The president of Burkina Faso has declared a state of emergency following violent protests in the capital, hours after demonstrators stormed the parliament building and set fire to its main chamber. (Oct. 30)
OUAGADOUGOU, Burkina Faso — Burkina Faso's longtime leader refused to resign Thursday in the face of violent protests that posed the greatest threat to his nearly three-decade rule, saying instead he will lead a transitional government after parliament was dissolved.
Protesters stormed the parliament building and set part of it ablaze in a day of violence around the country to stop a parliamentary vote that would have allowed President Blaise Compaore to seek a fifth term in office. At least one person was killed and several others were wounded amid the melee, authorities said, and a curfew was put in place from 7 p.m. to 6 a.m. A state of emergency was imposed for several hours but lifted late Thursday.
In a concession to the protesters, the government withdrew the bill from consideration. But the move did not placate the protesters, and Army Gen. Honore Traore, the joint chief of staff, later announced that government and parliament had been dissolved and a new, inclusive government would be named.
After hours of confusion about whether Compaore would hold on to power or even where he was, the president spoke briefly on television and radio to stay he was still in charge and would not step down.
"I am available to open discussions with all parties," he said in a recorded address. The transitional government will include representatives from all sides and work to hold elections within 12 months.
It was unclear if the opposition would agree to join a unity government, and the unrest unleashed Thursday underscored the threat Compaore now faces as frustrations mount in one of the world's poorest countries. In a sign of the growing unrest, crowds also attacked the homes of government ministers and looted shops in the country's second-largest city, Bobo Dioulasso, witnesses said.
"It is over for the regime!" and "We do not want him again!" shouted demonstrators when they heard that the vote on term limits had been stopped.
Flames enveloped the main building in the parliament complex, and many lawmakers fled to a nearby hotel.
"It is difficult to say what happens next, but things are out of control because the demonstrators do not listen to anyone," said Ablasse Ouedraogo, an opposition lawmaker.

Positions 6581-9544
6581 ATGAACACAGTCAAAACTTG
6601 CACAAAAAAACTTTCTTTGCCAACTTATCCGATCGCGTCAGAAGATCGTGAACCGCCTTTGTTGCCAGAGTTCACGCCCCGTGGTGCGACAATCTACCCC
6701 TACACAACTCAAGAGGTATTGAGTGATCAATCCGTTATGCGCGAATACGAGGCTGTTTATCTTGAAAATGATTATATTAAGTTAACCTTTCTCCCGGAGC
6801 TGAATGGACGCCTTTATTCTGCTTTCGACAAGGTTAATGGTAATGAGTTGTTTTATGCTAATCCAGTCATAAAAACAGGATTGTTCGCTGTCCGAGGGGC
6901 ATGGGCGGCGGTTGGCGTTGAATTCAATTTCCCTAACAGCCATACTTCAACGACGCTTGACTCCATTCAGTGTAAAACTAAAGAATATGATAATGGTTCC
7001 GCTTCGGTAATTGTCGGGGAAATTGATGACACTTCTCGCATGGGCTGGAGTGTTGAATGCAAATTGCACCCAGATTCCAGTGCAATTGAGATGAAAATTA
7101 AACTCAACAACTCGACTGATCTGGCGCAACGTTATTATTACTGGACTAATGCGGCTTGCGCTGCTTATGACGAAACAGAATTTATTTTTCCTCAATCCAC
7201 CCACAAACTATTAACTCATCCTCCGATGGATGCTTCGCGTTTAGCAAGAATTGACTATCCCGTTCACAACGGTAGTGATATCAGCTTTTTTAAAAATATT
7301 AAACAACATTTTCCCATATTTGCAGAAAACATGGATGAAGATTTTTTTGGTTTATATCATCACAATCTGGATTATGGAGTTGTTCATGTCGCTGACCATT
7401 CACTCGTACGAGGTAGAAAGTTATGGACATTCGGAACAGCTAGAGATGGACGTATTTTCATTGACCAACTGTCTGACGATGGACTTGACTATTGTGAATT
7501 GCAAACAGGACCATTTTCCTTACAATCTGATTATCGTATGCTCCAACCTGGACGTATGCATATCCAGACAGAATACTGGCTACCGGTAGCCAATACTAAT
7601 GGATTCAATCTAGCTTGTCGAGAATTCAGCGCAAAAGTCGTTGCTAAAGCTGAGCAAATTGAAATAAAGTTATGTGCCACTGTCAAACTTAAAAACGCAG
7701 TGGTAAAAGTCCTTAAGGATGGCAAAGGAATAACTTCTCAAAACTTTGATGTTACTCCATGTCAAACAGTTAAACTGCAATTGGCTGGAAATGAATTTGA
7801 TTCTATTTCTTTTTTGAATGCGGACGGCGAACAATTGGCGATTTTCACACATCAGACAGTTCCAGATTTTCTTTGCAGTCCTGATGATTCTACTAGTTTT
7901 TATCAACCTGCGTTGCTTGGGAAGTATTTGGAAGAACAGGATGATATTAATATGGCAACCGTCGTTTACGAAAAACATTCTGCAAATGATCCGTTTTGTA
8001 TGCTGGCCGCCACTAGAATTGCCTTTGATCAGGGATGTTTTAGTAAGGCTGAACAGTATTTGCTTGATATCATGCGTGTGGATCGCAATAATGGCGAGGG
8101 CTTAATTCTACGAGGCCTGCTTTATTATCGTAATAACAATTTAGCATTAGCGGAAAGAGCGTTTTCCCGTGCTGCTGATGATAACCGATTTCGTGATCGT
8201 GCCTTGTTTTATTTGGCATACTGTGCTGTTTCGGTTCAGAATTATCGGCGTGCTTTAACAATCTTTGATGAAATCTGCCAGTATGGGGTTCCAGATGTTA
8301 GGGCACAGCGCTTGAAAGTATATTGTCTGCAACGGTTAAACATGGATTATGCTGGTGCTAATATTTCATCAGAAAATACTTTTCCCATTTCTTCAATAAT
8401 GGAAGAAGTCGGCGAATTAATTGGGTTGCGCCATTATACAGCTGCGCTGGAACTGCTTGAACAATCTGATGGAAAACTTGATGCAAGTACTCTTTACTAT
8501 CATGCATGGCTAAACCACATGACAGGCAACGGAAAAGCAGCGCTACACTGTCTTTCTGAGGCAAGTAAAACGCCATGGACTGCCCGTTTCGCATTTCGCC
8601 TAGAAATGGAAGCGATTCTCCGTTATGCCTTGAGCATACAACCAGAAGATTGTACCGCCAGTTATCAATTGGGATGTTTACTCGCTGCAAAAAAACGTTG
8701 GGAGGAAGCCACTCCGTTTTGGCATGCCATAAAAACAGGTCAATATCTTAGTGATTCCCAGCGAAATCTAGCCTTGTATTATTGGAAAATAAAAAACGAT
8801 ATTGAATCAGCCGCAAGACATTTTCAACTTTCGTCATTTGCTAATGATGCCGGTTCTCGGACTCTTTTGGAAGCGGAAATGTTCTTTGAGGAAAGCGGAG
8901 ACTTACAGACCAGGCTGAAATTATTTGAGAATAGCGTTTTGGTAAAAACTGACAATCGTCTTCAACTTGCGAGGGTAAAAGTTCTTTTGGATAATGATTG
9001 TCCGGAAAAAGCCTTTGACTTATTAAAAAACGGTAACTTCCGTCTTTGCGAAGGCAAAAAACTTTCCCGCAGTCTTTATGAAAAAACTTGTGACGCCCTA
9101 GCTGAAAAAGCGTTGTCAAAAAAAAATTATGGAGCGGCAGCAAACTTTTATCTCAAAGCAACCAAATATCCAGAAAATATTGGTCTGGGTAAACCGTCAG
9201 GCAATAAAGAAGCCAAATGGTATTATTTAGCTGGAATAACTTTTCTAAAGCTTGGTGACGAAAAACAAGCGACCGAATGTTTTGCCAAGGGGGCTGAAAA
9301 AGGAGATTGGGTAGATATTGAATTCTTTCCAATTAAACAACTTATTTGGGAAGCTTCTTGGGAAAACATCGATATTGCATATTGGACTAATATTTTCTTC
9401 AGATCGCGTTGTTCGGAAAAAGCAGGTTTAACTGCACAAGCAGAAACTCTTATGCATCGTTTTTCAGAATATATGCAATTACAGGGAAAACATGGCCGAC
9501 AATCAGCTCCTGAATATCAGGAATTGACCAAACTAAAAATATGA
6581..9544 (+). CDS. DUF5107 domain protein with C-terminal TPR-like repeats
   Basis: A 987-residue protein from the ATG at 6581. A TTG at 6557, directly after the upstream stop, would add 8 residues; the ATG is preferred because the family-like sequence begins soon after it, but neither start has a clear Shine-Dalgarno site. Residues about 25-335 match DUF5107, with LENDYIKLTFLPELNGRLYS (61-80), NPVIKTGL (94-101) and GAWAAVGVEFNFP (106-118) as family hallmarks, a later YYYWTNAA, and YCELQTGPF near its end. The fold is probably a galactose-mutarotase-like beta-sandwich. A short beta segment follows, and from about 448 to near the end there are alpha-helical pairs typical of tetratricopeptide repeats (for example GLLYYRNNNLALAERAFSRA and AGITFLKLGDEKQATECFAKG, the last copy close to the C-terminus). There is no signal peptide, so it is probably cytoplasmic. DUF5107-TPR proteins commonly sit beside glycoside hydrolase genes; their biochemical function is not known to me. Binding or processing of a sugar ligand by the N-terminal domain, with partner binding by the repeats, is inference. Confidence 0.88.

The images of cars on fire and plumes of black smoke in the capital of Ouagadougou prompted alarm from the international community. United Nations Secretary-General Ban Ki-moon called on all parties to end the violence, and is "saddened over the loss of life resulting from recent events," a statement said. Mohamed Ibn Chambas, a U.N. Special Representative, said he "deplores the deterioration of the security situation" and is scheduled to visit the country Friday.
In a bid to restore calm, military leaders met Thursday afternoon with the influential traditional chief of the country's largest ethnic group, the Mossi, according to Jonathan Yameogo, a spokesman for the ruling party.
Burkina Faso has long been known for its relative stability in volatile West Africa, though tensions have been mounting over Compaore's plans to extend his rule.
Compaore first came to power following the October 1987 coup against then-President Thomas Sankara, Compaore's longtime friend and political ally who ultimately was killed in the power grab.
He has been elected four times since, though the opposition has disputed the results.
U.S. State Department spokesperson Jen Psaki said in a statement late Thursday that the U.S. welcomed Compaore's decision to withdraw the bill that would have allowed him to run again.
"We also welcome his decision to form a government of national unity to prepare for national elections and to transfer power to a democratically elected successor," the statement said.
Earlier, police in the capital had pushed the crowds back with tear gas, but they regrouped in larger numbers, surged past police lines and broke into the parliament building.
Since coming to power in a coup, Compaore, 63, has refashioned himself as an elder statesman who brokered electoral disputes and hostage releases throughout the region.
He made no secret of his support for Charles Taylor, the Liberian warlord turned president now serving a 50-year sentence for war crimes and crimes against humanity in Sierra Leone. The leader of Burkina Faso also has been accused of supporting rebel groups in Ivory Coast and Angola, though he later played the role as a peacemaker in Ivory Coast and elsewhere.
More recently, his government was involved in negotiating the release of several European hostages held by al-Qaida-linked militants in northern Mali. He also hosted the talks between Mali's government and separatist Tuareg rebels, leading to the agreement which made the July 2013 presidential election possible.
In 2011, Compaore encountered another crisis when multiple waves of protests washed over the country. The unrest began with students torching government buildings in several cities after a young man died in the custody of security forces, allegedly as a result of mistreatment.
Ordinary citizens took to the streets over rising food prices, and soldiers looted shops and stole cars to express their discontent over low pay. At one point in mid-April of that year, mutinous soldiers occupied the palace, forcing Compaore to flee.
But what would have spelled the end for many presidents was a mere temporary problem for Compaore, one he could maneuver his way out of by removing his security chiefs and appointing himself defense minister before returning to Ouagadougou.
Associated Press writer Krista Larson in Paris contributed to this report.
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